Fergus famous for sewing machine manufacturing in 19th century

The following is a re-print of a past column by former Advertiser columnist Stephen Thorning, who passed away on Feb. 23, 2015. Some text has been updated to reflect changes since the original publication and any images used may not be the same as those that accompanied the original publication.

Many people equate the industrial history of Fergus with the Beatty Brothers firm.

They do not realize that the Beatty firm became important only after 1900, and that in the 19th century Fergus had a diverse and volatile industrial sector.

The most significant of the businesses before 1900 was the Fergus sewing machine factory.

During the summer of 1870, the Wellington, Grey and Bruce Railway was nearing completion to Fergus. A local driving force behind this line had been George Fergusson, son of the founder of Fergus.

Fergusson served as a director of the railway. He was also the Fergus agent of the Bank of Montreal, a private mortgage lender, and the dominant man in the local business community. He had championed the railway because he believed it would allow Fergus to build and diversify its economy.

In June of 1870 Fergusson wrote to Fergus council, asking them to approve a five-year tax exemption for a sewing machine factory he was negotiating to bring to Fergus. The firm was Wilson, Bowman and Co. of Hamilton. They needed to expand their manufacturing capacity, and Fergusson was proposing a branch plant for Fergus. Such a factory was only feasible with the low transportation costs available through a railway.

Things could move quickly in the 19th century. Fergus council approved the tax exemption at a special meeting, and within a month Fergusson had plans drawn up and tenders let for construction.

Fergusson constructed the building on land he owned on the south side of St. Andrew’s Street, opposite his own house, and now the site of the Fergus Legion. Fergus oldtimers will remember the building as the Basket Factory (George Fergusson’s house is now the Breadalbane Inn).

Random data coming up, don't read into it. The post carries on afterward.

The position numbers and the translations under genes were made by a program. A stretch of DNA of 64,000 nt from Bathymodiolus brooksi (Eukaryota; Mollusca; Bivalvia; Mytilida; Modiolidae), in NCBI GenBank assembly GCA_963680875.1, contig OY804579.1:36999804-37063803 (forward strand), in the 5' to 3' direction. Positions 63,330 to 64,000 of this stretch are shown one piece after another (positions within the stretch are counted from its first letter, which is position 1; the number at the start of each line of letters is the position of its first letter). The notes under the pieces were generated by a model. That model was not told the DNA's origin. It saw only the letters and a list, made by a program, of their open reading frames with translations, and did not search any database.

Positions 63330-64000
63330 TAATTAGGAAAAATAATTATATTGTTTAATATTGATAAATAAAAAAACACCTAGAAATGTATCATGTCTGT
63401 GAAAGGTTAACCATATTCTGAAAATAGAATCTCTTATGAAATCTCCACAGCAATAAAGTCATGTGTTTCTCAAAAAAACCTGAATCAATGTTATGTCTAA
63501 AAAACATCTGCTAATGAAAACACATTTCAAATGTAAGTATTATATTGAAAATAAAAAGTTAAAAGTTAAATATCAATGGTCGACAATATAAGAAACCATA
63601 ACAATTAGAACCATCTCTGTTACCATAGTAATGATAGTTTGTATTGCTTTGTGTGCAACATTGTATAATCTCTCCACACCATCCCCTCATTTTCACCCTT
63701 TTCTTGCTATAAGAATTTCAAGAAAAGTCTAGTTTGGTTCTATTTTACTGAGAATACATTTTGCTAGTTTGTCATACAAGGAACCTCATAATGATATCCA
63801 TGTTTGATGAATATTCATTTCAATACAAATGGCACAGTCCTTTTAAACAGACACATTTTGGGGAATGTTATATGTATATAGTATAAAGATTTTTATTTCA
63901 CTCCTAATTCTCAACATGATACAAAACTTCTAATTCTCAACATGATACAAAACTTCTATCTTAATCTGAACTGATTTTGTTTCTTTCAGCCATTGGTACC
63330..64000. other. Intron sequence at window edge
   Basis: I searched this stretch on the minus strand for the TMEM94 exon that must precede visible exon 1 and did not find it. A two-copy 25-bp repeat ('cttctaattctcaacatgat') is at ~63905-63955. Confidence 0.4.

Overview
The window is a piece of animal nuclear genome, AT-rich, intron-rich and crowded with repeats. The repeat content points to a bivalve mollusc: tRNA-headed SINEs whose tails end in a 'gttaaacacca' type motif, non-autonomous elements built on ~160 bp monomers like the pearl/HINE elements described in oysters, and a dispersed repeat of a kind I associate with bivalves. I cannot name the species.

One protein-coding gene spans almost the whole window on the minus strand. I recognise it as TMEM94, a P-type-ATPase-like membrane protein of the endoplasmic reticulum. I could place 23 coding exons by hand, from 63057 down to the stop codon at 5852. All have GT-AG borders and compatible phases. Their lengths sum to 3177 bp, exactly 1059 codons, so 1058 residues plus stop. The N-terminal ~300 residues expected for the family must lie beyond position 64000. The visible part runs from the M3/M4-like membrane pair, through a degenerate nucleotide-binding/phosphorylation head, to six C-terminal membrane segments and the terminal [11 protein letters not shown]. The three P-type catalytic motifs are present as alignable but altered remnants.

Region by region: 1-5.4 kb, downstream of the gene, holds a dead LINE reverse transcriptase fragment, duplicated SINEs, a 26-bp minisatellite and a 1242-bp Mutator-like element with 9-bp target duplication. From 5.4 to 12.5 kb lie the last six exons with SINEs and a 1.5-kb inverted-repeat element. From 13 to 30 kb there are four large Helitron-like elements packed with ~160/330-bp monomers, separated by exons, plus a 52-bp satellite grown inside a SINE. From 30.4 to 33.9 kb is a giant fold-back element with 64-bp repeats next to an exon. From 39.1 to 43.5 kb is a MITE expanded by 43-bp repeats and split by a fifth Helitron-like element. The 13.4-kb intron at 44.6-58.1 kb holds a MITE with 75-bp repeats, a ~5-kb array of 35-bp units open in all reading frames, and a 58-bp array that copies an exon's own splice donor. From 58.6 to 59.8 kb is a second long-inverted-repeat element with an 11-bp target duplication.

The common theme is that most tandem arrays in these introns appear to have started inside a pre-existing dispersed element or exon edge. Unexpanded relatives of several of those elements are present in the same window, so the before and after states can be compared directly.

The design specified a three-storey stone structure, 40 feet wide and 115 feet long. The building was constructed by local contractors: Andrew Forrester for the masonry work (at $1,740) and J&A Moffatt for framing and carpentry (at $1,930).

Fergusson was anxious to get the building up, and construction took less than three months. The boiler, steam engine, and machinery were installed in the last two weeks of October.

The factory was soon humming, giving employment to about 100 people, and turning out 200 machines per week, which were shipped all over Canada.

It is useful to digress for a moment on the general subject of sewing machines. The basic patents for sewing machines were secured in the 1840s by Elias Howe, and techniques for the mass manufacture of them were developed by Isaac Singer in the 1850s. There were many variants to mechanisms, and soon dozens of manufacturers were in the field.

By 1870 there were over 2,000 patents for sewing machines and improvements of them. Prices declined rapidly as a result of Singer’s manufacturing techniques, coupled with mass-production methods for precision parts developed during the American Civil War for firearms.

Sewing machines quickly established themselves as the first mass-market mechanical device. Prices in 1870 were in the $20 to $30 range, equivalent to the $1,000 range in 1995 dollars, but still within the means of anyone serious about sewing.

Wilson, Bowman and Co. competed in a market flooded with competitors. The machine they made used an American design, patented as the “Lockman.”